Saturday, June 30, 2012

An die Musik

"I am going there to change my life."

This is what I said last week of my impending trip to Westminster Choir College and the week-long summer Conducting Institute. I said it with some measure of irony. It's a big statement, and what if I were to come back with my life not changed?

But I hoped.

I hoped, and here I am, at the end of the week, singing better, feeling free, exhaling as well as inhaling when I conduct. I've said hello to my past and reacquainted myself with the music inside me. I've heard other people's stories, told my own, and marveled at what music and truth and trust can do.

So that tomorrow I can go home and change my life.

Wednesday, June 27, 2012


Day Three

We sang Nänie tonight, a Brahms setting of poem by Schiller.

The poem begins,"Auch das Schöne muß sterben!" Which means "Even the beautiful ones must die!"

Brahms was acquainted with the death of beautiful ones--Robert Schuman, other friends, Schiller himself. The music--why use words to describe it? You have to hear it, feel it lift in sadness, jab with anger, explore the size and weight of Brahms' grief. The gods weep and the goddesses. It is hard to bear--that people cease to be.

But at the end:

Auch ein Klaglied zu sein im Mundder Geliebten, ist herrlich,

Denn das Gemeine gebt Klanglos zum Orkus hinab.


Even a lament that is in the mouth of a loved one ist glorious,

Because the common ones go soundless into the abyss.

Remembering, grieving keeps something alive of the beautiful ones who are gone.

Day Two

(June 26, 2012)

Day Two at Westminster

In ten:

1. Sing with Sabine. Lift your leg to find those high easy overtones.

2. Breath with Nova Thomas. Opera lady--narrow black capris, wedgies, floaty purple top over an ample bosom. Dark eyes, expressive face. Jokes. Breath exercises. Breathing is so much easier than I thought.

3. Connections. In a circle breathing. In a circle conducting. I have the face that says hi, yes, I’ll talk to you, let’s do it together. (And then I have to stay friendly!)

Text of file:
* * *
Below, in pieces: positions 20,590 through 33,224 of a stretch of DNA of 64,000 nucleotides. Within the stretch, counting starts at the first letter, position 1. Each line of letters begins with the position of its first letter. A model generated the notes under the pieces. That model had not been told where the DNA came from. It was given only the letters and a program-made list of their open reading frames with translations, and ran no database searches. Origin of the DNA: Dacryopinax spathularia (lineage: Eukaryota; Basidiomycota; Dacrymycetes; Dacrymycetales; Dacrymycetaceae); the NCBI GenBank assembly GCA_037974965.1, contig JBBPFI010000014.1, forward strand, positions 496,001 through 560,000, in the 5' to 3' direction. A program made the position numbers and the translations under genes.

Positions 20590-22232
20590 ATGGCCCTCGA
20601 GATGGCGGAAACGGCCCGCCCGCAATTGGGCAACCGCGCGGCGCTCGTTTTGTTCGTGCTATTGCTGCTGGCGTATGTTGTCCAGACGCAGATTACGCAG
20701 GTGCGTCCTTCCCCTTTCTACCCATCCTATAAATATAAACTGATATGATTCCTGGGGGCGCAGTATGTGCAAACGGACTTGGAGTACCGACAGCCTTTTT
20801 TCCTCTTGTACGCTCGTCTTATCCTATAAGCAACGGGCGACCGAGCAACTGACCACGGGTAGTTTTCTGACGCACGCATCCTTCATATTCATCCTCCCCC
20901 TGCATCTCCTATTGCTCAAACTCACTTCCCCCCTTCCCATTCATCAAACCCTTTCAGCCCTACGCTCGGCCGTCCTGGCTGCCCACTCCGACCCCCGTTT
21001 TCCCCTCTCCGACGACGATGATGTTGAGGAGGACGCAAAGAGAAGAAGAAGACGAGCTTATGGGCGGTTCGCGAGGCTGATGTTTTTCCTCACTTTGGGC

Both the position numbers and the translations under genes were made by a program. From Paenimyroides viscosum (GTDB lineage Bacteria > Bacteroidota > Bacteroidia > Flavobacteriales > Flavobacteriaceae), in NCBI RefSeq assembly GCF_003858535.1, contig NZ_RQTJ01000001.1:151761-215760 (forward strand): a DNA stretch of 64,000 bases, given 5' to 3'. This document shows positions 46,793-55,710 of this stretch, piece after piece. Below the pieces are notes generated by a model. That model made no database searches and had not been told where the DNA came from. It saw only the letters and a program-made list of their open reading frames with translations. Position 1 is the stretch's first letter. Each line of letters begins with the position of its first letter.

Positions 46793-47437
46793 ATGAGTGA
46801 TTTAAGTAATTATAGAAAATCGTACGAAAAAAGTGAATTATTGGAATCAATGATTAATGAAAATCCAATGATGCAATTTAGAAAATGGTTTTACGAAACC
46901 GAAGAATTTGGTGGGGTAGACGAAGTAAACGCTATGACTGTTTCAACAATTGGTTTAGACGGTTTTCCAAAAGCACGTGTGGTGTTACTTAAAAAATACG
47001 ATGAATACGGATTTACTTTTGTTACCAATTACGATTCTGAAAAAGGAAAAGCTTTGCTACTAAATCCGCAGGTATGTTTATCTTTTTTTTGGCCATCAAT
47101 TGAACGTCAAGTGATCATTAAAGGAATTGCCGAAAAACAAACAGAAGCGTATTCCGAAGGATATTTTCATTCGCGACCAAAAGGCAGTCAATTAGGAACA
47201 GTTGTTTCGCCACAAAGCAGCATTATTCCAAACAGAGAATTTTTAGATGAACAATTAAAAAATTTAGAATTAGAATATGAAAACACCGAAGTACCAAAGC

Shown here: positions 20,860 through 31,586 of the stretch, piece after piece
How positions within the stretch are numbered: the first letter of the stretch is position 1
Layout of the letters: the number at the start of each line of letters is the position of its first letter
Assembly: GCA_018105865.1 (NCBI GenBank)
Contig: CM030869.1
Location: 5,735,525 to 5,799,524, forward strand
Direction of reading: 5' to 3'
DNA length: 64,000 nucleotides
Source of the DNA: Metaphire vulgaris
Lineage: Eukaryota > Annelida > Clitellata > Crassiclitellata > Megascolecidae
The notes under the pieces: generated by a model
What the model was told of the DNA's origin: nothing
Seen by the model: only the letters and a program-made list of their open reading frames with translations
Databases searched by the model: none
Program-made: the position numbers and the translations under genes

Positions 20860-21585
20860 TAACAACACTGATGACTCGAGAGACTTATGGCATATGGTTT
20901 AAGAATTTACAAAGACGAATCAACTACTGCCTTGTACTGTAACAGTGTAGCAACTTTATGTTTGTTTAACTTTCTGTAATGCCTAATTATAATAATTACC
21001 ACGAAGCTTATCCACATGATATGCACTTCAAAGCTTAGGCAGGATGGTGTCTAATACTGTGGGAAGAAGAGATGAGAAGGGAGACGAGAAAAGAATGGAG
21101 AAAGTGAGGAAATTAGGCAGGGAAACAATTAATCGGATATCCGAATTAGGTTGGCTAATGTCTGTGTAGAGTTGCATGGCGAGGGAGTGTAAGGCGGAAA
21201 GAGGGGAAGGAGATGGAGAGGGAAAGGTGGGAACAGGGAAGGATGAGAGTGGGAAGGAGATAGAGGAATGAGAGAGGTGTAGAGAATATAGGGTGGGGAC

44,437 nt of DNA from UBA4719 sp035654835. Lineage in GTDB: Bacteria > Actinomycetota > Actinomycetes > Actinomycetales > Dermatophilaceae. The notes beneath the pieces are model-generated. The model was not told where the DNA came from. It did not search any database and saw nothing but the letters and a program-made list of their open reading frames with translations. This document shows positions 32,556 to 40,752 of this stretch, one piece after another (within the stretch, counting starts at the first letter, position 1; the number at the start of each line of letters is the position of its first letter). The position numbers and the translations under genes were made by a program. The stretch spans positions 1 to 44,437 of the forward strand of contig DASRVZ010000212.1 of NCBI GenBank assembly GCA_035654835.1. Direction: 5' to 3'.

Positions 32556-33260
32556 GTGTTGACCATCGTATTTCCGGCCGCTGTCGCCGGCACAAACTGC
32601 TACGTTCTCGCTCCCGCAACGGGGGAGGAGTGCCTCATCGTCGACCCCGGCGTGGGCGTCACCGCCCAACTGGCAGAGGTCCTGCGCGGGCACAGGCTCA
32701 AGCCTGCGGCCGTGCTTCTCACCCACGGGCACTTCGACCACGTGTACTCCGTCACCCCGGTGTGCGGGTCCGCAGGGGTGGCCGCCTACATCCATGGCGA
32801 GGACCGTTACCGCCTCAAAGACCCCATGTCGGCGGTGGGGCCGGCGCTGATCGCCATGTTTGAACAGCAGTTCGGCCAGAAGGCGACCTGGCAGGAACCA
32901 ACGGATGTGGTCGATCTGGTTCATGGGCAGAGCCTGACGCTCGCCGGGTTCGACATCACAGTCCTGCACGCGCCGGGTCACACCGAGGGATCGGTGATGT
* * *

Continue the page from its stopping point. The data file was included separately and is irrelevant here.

4. Movement in three planes--really on three axes--table plane, door plane (verticals), and somersault plane (not its real name? but forward, backward, the third dimension)

5. Then freely moving. Like putting on my Sunday slip and dancing around the living room as a five-year-old.

6. Conducting--sucky me. Tired, concentration gone. Two-beat screwed up, and what about this shoulder tension? The ache? The tightness.

7. Lecture tonight on “body architecture” and I get my shoulder joint remapped. The ball and socket joint is in my armpit! Think the movement there, the pivot there, and the tight muscles I’m envisioning in the top of my shoulder go away. Throw in some wrist issues that I’m going to apply to computer ergonomics as well as conducting and I’d say that was a very good hour.

8. A “big walk” with my roommate from Beijing. Her arms swinging big, mine just comfortably, we wheel through downtown Princeton, free and talking and we didn’t get lost. Way more energy when I got back.

9. Which is a good thing because my watch is running out of energy and running slow and this is why I was late to Master Class today because the watch ran down. But by the time I figured out the watch was slow it was late afternoon and somehow I lost a half hour from my dinner break--at least in my head. Which may explain the late bedtime.

10. But before bed, and the final studying, I talked kids and music and opera and traded iTunes files with my new friend from China.

It’ll do, pig.


(Monday, June 25)

So I’m at the Conducting Institute at Westminster Choir College. An hour of wonderful, relaxed vocalizing began the day, and then we started to sing through repertoire. A rainy Monday morning. Green summer, growing things, richness in the air.

The first piece of music—something simple: “Homeward Bound,” words and music by Marta Keen, arranged by Mack Wilberg. The text:

In the quiet misty morning
when the moon has gone to bed,
When the sparrows stop their singing
and the sky is clear and red,
When the summer’s ceased its gleaming,
when the corn is past its prime,
When adventure’s lost its meaning
I’ll be homeward bound in time.
Bind me not to the pasture;
Chain me not to the plow
Set me free to find my calling
And I’ll return to you somehow.

If you find it’s me you’re missing,
if you’re hoping I’ll return,
To your thoughts I’ll soon be list’ning . . .

Somewhere right about there I quit singing. An hour of playful vocalizing before the sightreading had left my throat, as singers say, open. So the tears could pour in, then rise to my eyes and stream down my face, as the music continued: the road I’ll stop and turn.
Then the wind will set me racing
as my journey nears its end
And the path I’ll be retracing
when I’m homeward bound again.

It was Lon, my sainted husband, just there somehow on his own path. And it was children leaving home.

How does music do that? And so quickly, so effortlessly?

I cried like that once years ago, when Lon was lost in dementia and my life was constant stress. I went to yoga class, and lying on the mat, in those minutes of pre-class quiet, I let go and the tears ran down from the corners of my eyes, across my cheekbones, and, unpoetically, into my ears. No sobbing, no catching of the breath. And I couldn’t stop.